Last Updated on September 5, 2023, by eNotes Editorial. Word Count: 306
"Lycidas" is an elegiac poem by English poet John Milton. The elegy, published in 1637, is dedicated to Milton's friend and former Cambridge classmate Edward King, who drowned in the Irish Sea the same year the poem was published. The titular character in the poem was a council member in ancient Athens. Lycidas was falsely accused of colluding with the Persians—a major political and military rival of the Greeks—and was murdered by other members of the council and some members of the public. He was stoned to death by the mob and, afterwards his wife and children were also stoned to death by a group of women. The massacre showed the violence and ugliness of nationalism during warfare, as well as the mass paranoia that stems from it.
Milton immortalized his friend, Edward King, by associating him with Lycidas, because the two men shared similar qualities, such as being selfless. In the Greek story, Lycidas was level-headed and tried to suggest a more diplomatic approach when dealing with the Persian king. This innocent suggestion is what led to the accusations of treason. Likewise, Milton perceived his friend as someone who devoted his career in the clergy, as well as a former scholar at Cambridge, to helping others and guiding them to the right path.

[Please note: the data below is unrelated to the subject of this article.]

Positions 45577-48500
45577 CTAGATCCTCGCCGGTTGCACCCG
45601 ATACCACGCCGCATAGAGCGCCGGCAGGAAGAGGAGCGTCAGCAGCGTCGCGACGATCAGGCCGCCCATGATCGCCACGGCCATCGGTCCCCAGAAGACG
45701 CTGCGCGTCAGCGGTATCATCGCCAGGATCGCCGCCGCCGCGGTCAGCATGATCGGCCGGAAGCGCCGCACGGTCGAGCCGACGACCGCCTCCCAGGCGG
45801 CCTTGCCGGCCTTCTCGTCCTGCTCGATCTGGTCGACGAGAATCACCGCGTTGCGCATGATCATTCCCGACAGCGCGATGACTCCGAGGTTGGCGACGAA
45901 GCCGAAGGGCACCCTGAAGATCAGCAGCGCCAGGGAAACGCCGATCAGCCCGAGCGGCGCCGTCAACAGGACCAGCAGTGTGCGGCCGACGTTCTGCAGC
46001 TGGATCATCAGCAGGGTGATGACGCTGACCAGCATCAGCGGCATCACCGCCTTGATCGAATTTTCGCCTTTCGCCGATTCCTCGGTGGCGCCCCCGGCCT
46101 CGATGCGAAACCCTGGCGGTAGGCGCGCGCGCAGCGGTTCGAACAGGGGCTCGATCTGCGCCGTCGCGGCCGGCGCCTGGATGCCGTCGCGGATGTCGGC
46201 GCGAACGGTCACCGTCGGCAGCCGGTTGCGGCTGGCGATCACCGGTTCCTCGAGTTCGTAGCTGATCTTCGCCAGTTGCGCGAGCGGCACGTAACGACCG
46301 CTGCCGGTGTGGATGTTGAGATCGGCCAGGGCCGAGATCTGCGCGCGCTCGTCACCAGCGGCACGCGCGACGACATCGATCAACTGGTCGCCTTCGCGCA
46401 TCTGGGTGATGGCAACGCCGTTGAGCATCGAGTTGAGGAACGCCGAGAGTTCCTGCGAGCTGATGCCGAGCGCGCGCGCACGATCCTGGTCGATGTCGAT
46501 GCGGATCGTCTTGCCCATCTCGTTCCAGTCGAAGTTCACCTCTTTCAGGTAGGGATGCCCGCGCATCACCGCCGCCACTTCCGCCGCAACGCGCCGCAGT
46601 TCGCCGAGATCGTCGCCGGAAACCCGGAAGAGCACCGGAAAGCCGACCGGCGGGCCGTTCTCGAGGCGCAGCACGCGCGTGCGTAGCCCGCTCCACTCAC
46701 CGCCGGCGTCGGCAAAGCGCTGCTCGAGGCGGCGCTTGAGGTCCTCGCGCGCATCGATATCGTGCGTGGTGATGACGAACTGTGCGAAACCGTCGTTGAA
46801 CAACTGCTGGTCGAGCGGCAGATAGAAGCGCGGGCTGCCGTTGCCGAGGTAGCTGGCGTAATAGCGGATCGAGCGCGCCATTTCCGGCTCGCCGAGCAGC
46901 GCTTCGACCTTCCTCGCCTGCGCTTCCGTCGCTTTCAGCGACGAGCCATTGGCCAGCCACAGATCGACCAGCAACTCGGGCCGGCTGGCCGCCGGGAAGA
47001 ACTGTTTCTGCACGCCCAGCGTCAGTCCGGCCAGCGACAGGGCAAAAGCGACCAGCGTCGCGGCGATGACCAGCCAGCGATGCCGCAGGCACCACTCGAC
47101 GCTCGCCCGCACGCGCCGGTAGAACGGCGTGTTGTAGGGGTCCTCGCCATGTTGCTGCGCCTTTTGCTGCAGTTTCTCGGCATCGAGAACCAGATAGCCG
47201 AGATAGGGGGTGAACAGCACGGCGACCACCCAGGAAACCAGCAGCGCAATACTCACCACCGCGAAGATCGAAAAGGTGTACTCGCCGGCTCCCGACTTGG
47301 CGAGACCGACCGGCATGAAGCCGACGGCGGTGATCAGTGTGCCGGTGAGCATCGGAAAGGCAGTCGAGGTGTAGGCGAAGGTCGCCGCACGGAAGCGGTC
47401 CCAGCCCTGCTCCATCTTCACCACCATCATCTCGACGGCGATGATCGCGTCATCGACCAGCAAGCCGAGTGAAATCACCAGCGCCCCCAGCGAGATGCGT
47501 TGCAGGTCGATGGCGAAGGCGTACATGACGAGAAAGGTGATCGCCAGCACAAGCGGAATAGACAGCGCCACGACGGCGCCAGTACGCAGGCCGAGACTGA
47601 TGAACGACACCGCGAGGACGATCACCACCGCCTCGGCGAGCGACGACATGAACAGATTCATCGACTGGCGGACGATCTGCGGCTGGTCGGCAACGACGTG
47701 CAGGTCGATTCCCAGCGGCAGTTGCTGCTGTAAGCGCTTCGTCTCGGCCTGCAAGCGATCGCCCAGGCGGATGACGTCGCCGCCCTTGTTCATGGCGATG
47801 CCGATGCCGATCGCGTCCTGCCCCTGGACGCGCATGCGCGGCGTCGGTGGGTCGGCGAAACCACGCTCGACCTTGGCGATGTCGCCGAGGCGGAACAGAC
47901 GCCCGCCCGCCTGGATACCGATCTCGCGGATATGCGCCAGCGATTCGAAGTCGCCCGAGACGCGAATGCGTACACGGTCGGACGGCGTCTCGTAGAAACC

Milton also drew on a different classical Lycidas—a character in the Roman poet Lucan's epic Pharsalia—who was a sailor that drowned at sea after an accident on board a ship. Therefore, the Lycidas which represents King in Milton's poem is a composite of different characters and historical figures who have the same name.
The poem is also a noted pastoral elegy, which uses references to shepherds and rural life to create analogies. In the fictionalized account of Lycidas's death, a shepherd mourns the loss of the late man's life.